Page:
Specifically, I am focused on the chapter about Bill Joy. Bill is the quiet genius, the computer wizard who almost solely masterminded UNIX. His cerebral fingerprints are inside all computers. He twisted the coils of DNA of the Internet.
Today, Joy is reflecting on the human element. Where do we “cavemen in blue jeans” fit into the equation in the rough start of the New Millenium? How will future generations adapt and socialize in the wake of this
Joy said, “You can’t solve a problem with the management of technology with more technology.”
This observation deserves greater consideration and expansion. Many believe that too much reliance on tech solutions may jeopardize the human ability to resolve complex social challenges. And dependence on technology may be affecting human intelligence development.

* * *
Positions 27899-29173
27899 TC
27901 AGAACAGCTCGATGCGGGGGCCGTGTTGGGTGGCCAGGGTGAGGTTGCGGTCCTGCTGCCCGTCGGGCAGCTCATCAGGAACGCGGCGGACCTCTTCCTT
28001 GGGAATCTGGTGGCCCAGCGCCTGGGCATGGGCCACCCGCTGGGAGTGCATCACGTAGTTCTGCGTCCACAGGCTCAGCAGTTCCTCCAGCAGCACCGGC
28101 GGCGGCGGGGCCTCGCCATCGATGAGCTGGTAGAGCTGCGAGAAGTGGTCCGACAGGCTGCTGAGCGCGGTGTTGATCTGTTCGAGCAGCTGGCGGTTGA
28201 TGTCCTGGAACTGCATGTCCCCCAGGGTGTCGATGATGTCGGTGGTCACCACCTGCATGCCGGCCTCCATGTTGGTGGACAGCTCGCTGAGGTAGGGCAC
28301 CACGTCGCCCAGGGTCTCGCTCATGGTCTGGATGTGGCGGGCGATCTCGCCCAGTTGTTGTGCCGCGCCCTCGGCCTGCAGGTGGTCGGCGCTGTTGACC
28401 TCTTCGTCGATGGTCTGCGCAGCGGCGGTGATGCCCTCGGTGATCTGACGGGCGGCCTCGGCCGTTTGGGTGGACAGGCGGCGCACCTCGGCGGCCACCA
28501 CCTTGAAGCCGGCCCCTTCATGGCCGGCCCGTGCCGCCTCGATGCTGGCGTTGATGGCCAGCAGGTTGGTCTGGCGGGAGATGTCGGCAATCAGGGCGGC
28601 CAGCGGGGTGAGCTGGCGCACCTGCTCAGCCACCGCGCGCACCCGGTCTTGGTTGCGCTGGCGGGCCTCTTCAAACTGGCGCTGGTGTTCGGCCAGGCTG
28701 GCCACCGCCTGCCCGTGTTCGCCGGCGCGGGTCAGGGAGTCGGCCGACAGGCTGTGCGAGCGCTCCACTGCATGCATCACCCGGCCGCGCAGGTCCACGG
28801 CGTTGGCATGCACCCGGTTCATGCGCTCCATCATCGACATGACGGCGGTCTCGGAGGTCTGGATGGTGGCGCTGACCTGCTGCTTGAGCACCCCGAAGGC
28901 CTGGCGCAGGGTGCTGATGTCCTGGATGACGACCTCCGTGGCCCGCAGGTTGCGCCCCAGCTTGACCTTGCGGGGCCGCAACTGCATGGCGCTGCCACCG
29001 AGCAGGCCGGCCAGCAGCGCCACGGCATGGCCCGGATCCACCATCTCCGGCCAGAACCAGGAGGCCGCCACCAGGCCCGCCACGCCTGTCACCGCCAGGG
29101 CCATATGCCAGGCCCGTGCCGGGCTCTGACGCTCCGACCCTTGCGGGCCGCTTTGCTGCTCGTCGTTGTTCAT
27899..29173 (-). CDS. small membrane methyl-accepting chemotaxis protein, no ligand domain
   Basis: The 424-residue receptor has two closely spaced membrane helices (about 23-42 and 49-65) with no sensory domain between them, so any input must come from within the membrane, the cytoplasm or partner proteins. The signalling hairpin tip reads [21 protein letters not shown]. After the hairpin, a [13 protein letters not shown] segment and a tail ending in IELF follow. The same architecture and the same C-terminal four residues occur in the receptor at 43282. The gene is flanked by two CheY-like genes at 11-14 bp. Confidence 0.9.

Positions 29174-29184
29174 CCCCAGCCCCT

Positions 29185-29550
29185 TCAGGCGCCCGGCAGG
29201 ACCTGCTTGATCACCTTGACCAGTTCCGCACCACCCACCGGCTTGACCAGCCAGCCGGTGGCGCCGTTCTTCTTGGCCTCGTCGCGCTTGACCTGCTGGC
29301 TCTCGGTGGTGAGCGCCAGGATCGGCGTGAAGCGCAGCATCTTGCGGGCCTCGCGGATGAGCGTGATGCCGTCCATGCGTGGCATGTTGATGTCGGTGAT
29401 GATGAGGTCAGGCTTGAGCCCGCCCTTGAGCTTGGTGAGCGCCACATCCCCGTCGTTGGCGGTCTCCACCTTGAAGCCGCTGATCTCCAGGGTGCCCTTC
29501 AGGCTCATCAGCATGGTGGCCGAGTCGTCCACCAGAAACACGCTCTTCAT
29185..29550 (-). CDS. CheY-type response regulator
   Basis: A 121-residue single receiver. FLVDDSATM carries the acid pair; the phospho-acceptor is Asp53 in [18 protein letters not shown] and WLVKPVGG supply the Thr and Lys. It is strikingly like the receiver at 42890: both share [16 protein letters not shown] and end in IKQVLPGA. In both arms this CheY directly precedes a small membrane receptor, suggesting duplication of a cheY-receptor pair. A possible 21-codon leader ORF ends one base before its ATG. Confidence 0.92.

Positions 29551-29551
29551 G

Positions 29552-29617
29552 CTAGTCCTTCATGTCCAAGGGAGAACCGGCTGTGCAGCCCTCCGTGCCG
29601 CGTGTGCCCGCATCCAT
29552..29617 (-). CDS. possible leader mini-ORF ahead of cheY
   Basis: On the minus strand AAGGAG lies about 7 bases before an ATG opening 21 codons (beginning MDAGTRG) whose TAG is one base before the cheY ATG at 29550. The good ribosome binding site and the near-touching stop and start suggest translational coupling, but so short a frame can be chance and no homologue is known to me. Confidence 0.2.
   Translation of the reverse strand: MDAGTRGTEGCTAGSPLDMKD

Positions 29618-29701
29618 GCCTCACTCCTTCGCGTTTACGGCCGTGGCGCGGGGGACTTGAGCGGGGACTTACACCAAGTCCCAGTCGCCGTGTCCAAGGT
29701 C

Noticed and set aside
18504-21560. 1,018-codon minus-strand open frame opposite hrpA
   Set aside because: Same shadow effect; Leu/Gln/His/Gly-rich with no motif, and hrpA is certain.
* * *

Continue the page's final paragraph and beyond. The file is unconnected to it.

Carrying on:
Technology advances in ultra-frequent waves today and is accelerating. The human experience can no longer absorb, maintain or comprehend how rapidly tech evolves today. This is true on all fronts: chemistry, agriculture, nutrition, energy, medicine, communications, — everywhere, 24/7.
Add to that “velocity of change” the fact that the boomer life experience is decaying while the “nano-generation”* grows and expands. The oldest Nano-Gens turn 29 this year (2013). The gap between older and younger generations grows wider by the minute. It reminds me of the amazing book written in the Sixties where only those under 25 are valued (Logan’s Run). Boomers, once the rebellious revolutionaries are now the robber barons of the new age. The generational division grows not just because of technology, but because of economic and class advantage.
* all born on or after January 1, 1984. This was the year the original Macintosh was publicly introduced with the first affordable consumer technology with real and intuitive graphic user interface (GUI). I will shorten this term to Nano-Gen.